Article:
It said unsustainable house prices, which have been driven up by ultra-low interest rates, had put the country “at the precipice” of a once-in-a-century bust if global borrowing costs rose by more than 1.5 percentage points.
According to the ISA’s chief economist Stephen Anthony, house prices in the two main cities of Sydney and Melbourne rose to nearly seven times average weekly earnings last year from four times earnings in 2000. “In the 2000s it has gone ballistic, to a point where it looks unsustainable,” he told the Australian Financial Review .
Anthony noted that US long-term interest rates, as reflected in the bond markets, had risen by 40 basis points (a 0.4 percentage point increase) since Christmas and “once you start getting a 150 basis-point-plus” rate increase then “a lot of these highly-exposed households are in significant trouble.”
Such a rise would not only have a severe impact on families straining under huge mortgages—the median price for a house in Sydney is more than $1.1 million—but would hit investors who are dependent on cheap money.
Another factor which could lead to growing financial market instability is the outbreak of trade war, sparked by the aggressive “America First” policies of the Trump administration.
Trump did not say a great deal about trade in his State of the Union address delivered on Tuesday night, but what he did say was significant. Hailing a “New America Moment” he declared that the “era of economic surrender is over.”
The US had “finally turned the page on decades of unfair trade deals that sacrificed our prosperity and shipped away our companies, our jobs and our nation’s wealth.”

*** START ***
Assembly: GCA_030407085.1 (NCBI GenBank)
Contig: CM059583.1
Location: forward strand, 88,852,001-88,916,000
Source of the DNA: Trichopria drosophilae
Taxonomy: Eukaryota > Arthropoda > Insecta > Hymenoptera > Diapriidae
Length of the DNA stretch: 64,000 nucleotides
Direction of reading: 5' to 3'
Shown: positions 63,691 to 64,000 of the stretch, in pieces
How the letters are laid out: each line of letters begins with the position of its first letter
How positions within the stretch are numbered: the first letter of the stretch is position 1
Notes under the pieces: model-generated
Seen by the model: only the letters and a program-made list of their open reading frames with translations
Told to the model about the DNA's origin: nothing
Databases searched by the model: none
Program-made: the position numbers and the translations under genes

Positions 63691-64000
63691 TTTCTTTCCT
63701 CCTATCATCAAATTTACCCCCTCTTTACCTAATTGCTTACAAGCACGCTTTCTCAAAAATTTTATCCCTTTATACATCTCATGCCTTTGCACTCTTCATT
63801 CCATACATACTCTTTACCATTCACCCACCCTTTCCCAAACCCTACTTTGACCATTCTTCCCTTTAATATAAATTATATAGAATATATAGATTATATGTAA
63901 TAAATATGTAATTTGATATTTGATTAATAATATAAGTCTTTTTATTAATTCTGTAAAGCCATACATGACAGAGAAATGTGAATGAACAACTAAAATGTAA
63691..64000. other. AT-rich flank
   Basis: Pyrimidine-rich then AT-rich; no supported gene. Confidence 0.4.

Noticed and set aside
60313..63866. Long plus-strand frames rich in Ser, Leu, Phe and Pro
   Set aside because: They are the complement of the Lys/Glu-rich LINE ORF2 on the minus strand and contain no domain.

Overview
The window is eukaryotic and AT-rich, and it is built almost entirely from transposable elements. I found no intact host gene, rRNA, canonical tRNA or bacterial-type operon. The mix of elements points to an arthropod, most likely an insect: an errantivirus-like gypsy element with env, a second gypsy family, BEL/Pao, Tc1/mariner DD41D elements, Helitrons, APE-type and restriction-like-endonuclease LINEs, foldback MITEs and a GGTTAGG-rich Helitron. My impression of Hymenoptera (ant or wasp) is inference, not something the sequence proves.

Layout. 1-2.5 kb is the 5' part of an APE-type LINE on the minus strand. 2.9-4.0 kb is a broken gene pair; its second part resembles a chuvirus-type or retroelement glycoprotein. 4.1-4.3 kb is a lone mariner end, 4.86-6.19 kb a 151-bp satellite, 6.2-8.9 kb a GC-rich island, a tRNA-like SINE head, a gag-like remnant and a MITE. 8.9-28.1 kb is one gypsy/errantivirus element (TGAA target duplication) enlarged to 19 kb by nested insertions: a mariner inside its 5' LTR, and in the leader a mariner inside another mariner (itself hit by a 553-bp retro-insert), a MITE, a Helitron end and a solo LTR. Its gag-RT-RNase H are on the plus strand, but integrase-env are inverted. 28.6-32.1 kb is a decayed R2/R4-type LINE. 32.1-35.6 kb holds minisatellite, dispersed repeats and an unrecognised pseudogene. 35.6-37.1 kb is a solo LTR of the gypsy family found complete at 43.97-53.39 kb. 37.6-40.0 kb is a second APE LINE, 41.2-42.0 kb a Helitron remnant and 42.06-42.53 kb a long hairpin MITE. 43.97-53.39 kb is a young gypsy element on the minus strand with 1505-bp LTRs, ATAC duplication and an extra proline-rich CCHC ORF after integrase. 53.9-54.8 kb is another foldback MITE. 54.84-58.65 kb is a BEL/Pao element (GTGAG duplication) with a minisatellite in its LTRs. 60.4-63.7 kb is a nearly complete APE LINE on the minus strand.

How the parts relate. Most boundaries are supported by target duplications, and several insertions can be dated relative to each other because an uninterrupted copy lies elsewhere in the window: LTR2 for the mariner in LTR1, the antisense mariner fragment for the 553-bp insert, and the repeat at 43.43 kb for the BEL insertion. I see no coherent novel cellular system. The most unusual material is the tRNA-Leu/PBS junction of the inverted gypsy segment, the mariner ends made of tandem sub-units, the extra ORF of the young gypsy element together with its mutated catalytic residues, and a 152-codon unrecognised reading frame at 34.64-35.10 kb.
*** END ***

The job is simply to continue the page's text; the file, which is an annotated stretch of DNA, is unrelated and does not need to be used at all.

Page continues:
Much of Trump’s fire has been directed against China, but Trump used his speech to take a shot at Europe. “I’ve had a lot of problems with the European Union, and it may morph into something very big,” he said, “from a trade standpoint.”
A spokesman for the EU said on Monday it was ready to “react swiftly and appropriately in case our exports are affected by any restrictive trade measures from the United States.”
Last week, the US imposed major tariffs on the imports of solar panels and washing machines, prompting intense opposition from Chinese solar panel makers and South Korean washing machine manufacturers.
Further measures are in the pipeline, with the administration actively considering whether to impose protection for US aluminium and steel industries under national security legislation.
Currency movements may also lead to financial destabilisation. Last week European Central Bank President Mario Draghi took issue with comments by US Treasury Secretary Steven Mnuchin that a lower US dollar assisted American exporters. While not naming Mnuchin or the Trump administration, Draghi said such comments contravened agreements reached at the International Monetary Fund that countries should seek to avoid engaging in competitive devaluation of their currency.
Major global institutions, such as the IMF and the Organisation for Economic Co-operation and Development, have welcomed the upturn in global economic growth but have warned that it could be disrupted by conflicts over trade and currencies.